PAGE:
What do you need to do on your system? First, check what version of GameMode you have installed on your system (if any). If it's version 1.4 or earlier)and you intend to play games on an integrated GPU, I recommend either upgrading GameMode or disabling or uninstalling the GameMode daemon.

Use thermald

In "power management 101" I talked about how sometimes OEMs will configure a laptop to 12W or 15W in BIOS and then re-configure it to 25W in software. This is done via the "Intel Dynamic Platform and Thermal Framework" driver on Windows. The DPTF driver manages your over-all system thermals and keep the system within its thermal budget. This is especially important for fanless or ultra-thin laptops where the cooling may not be sufficient for the system to run flat-out for long periods. One thing the DPTF driver does is dynamically adjust the TDP of your CPU. It can adjust it both up if the laptop is running cool and you need the power or down if the laptop is running hot and needs to cool down. Some OEMs choose to be very conservative with their TDP defaults in BIOS to prevent the laptop from overheating or constantly running hot if the Windows DPTF driver is not available.

On Linux, the equivalent to this is thermald. When installed and enabled on your system, it reads the same OEM configuration data from ACPI as the windows DPTF driver and is also able to scale up your package TDP threshold past the BIOS default as per the OEM configuration. You can also write your own configuration files if you really wish but you do so at your own risk.

Most distros package thermald but it may not be enabled nor work quite properly out-of-the-box. This is because, historically, it has relied on the closed-source dptfxtract utility that's provided by Intel as a binary. It requires dptfxtract to fetch the OEM provided configuration data from the ACPI tables. Since most distros don't usually ship closed-source software in their main repositories and since thermald doesn't do much without that data, a lot of distros don't bother to ship or enable it by default. You'll have to turn it on manually.

To fix this, install both thermald and dptfxtract and ensure that thermald is enabled. On most distros, thermald is packaged normally even if it isn't enabled by default because it is open-source. The dptfxtract utility is usually available in your distro's non-free repositories. On Ubuntu, dptfxtract is available as a package in multiverse. For Fedora, dptfxtract is available via RPM Fusion's non-free repo. There are also packages for Arch and likely others as well. If no one packages it for your distro, it's just one binary so it's pretty easy to install manually.

Some of this may change going forward, however. Recently, however, Matthew Garrett did some work to reverse-engineer the DPTF framework and provide support for fetching the DPTF data from ACPI without the need for the binary blob. When running with a recent kernel and Matthew's fork of thermald, you should be able to get OEM-configured thermals without the need for the dptfxtract blob at least on some hardware. Whether or not you get the right configuration will depend on your hardware, your kernel version, your distro, and whether they ship the Intel version of thermald or Matthew's fork. Even there, your distro may leave it uninstalled or disabled by default. It's still disabled by default in Fedora 33, for instance.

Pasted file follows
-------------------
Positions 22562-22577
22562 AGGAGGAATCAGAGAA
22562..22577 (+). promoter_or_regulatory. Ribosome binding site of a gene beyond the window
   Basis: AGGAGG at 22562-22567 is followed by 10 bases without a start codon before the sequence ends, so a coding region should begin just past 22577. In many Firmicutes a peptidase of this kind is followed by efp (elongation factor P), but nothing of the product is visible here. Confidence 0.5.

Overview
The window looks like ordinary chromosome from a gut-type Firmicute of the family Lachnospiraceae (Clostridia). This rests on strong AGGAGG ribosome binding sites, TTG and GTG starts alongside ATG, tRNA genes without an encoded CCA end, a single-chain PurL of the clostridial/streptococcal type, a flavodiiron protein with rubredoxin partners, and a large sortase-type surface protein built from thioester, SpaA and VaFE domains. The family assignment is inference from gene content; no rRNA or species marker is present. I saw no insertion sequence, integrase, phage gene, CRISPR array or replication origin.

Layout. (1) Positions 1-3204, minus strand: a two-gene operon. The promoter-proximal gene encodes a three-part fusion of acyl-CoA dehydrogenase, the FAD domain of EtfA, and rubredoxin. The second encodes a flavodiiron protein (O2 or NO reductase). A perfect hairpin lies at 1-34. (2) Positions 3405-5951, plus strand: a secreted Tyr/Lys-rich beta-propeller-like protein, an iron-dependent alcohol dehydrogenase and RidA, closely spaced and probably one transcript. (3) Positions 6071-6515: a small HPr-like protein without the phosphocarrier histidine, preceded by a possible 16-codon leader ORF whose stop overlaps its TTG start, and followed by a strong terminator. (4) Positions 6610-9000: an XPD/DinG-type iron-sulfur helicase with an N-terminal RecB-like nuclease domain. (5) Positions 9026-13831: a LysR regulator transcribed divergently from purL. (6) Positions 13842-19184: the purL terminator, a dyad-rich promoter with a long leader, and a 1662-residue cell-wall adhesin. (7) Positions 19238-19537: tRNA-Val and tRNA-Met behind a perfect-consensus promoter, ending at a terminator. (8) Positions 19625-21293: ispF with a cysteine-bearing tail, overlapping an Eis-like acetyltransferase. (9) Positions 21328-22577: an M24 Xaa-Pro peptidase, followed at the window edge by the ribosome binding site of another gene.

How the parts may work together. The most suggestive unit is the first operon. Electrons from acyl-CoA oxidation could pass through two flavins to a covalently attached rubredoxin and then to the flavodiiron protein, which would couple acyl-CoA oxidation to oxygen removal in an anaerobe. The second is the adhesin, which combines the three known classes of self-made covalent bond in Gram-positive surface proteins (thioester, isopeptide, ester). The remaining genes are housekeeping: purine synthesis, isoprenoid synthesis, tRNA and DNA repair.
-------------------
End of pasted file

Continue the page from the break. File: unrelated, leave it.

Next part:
It should be noted at this point that, if thermald and dptfxtract are doing their job, your laptop is likely to start running much hotter when under heavy load than it did before. This is because thermald is re-configuring your processor with a higher thermal budget which means it can now run faster but it will also generate more heat and may drain your battery faster. In theory, thermald should keep your laptop's thermals within safe limits; just not within the more conservative limits the OEM programmed into BIOS. If all the additional heat makes you uncomfortable, you can just disable thermald and it should go back to the BIOS defaults.

Enable NVIDIA's dynamic power-management

On my laptop (the late 2019 Razer Blade Stealth 13), the BIOS has the CPU configured to 35W out-of-the-box. (Yes, 35W is higher than TDP-up and I've never seen it burn anything close to that much power; I have no idea why it's configured that way.) This means that we have no need for DPTF and the cooling is good enough that I don't really need thermald on it either. Instead, its power management problems come from the power balancing that the motherboard does between the CPU and the discrete NVIDIA GPU.

If the NVIDIA GPU is powered on at all, the motherboard configures the CPU to the TDP-down value of 12W. I don't know exactly how it's doing this but it's at a very deep firmware level that seems completely opaque to software. To make matters worse, it doesn't just restrict CPU power when the discrete GPU is doing real rendering; it restricts CPU power whenever the GPU is powered on at all. In the default configuration with the NVIDIA proprietary drivers, that's all the time.